Philosophical Studies

, Volume 158, Issue 1, pp 1–15

Action, responsibility and the ability to do otherwise

Authors

    • Department of PhilosophyFlorida State University
Article

DOI: 10.1007/s11098-010-9662-5

Cite this article as:
Capes, J.A. Philos Stud (2012) 158: 1. doi:10.1007/s11098-010-9662-5

Abstract

Here it is argued that in order for something someone “does” to count as a genuine action, the person needn’t have been able to refrain from doing it. If this is right, then two recent defenses of the principle of alternative possibilities, a version of which says that a person is morally responsible for what he has done only if he could have refrained from doing it, are unsuccessful.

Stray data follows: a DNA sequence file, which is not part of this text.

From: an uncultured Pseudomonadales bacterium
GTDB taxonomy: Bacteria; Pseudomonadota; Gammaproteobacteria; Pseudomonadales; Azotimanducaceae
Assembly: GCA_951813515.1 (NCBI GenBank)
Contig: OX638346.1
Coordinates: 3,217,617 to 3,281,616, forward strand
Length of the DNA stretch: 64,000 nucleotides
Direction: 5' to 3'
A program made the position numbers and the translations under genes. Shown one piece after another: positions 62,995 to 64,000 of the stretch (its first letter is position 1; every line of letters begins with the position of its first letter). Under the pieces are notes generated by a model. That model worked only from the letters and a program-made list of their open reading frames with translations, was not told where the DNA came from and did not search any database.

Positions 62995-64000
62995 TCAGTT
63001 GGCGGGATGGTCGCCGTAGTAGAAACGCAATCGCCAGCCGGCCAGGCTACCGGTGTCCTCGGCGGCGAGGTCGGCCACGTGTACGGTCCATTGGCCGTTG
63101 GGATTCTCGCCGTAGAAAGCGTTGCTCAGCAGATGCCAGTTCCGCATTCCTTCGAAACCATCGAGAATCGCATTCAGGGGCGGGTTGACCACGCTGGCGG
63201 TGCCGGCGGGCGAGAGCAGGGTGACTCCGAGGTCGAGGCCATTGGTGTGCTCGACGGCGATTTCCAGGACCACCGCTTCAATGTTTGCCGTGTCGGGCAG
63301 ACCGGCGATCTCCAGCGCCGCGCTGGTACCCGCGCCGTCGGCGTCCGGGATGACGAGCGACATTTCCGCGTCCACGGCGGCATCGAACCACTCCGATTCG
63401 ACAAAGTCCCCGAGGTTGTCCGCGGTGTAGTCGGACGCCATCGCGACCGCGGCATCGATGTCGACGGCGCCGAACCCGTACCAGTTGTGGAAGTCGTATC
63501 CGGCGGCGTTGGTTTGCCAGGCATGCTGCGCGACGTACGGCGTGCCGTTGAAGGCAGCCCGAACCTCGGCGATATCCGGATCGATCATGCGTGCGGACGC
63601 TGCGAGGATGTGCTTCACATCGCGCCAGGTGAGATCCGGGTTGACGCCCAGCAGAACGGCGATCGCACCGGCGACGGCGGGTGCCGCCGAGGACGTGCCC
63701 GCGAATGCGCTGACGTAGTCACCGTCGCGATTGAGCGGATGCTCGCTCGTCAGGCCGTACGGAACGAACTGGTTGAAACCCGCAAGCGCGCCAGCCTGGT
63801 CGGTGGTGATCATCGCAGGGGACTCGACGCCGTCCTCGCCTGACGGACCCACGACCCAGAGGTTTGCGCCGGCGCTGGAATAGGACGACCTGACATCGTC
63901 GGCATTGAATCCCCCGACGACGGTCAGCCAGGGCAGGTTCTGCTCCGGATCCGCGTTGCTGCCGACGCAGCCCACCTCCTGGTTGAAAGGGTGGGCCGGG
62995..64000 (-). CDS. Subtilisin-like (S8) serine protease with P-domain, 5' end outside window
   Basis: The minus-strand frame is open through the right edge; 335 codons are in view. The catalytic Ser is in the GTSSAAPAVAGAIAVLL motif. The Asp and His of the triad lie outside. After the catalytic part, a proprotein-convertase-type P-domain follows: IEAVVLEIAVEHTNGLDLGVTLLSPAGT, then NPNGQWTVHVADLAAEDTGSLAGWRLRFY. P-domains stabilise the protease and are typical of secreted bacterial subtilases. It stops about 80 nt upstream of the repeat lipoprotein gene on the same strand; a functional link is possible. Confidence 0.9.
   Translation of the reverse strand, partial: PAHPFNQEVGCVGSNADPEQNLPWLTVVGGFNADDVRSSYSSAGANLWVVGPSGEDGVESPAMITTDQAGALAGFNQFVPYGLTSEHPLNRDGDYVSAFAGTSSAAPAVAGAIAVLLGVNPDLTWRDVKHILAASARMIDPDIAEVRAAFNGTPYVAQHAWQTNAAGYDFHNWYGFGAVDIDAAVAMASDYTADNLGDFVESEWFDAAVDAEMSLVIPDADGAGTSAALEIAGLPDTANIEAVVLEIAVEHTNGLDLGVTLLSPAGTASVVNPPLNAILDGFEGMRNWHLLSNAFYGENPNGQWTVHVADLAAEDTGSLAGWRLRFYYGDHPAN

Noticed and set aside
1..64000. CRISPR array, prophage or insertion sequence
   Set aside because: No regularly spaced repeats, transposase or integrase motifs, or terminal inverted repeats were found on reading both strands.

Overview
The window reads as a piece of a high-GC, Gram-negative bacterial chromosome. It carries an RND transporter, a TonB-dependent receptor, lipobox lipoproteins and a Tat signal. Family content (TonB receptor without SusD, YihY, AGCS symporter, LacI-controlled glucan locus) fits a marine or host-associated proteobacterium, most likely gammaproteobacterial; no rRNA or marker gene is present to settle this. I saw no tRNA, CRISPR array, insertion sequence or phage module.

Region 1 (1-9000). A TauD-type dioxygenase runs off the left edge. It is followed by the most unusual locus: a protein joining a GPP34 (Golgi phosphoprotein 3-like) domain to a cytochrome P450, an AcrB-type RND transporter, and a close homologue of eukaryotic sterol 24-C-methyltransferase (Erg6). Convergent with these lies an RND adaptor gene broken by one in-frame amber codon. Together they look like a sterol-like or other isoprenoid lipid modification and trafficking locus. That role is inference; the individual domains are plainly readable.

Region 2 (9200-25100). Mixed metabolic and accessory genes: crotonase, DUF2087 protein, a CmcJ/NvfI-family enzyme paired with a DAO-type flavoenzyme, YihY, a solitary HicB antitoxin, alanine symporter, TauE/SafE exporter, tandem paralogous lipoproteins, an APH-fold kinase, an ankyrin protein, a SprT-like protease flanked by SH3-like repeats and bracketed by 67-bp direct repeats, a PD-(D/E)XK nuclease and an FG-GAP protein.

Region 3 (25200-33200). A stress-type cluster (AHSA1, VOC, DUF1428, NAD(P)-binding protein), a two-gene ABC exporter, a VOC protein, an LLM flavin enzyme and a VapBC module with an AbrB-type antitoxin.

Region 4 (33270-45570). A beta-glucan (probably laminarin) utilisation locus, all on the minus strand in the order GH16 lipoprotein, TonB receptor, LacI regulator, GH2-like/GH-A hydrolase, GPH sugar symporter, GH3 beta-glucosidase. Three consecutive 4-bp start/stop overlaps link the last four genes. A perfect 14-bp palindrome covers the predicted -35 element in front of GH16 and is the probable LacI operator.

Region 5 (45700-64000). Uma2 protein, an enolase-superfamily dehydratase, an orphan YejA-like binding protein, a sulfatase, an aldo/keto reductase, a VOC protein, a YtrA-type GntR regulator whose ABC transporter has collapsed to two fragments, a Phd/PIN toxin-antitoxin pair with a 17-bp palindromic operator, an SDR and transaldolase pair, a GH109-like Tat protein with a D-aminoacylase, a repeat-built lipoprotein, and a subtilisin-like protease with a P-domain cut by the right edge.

Keywords

ActionFree willMoral responsibilityAlternative possibilitiesFrankfurt-style cases

Copyright information

© Springer Science+Business Media B.V. 2010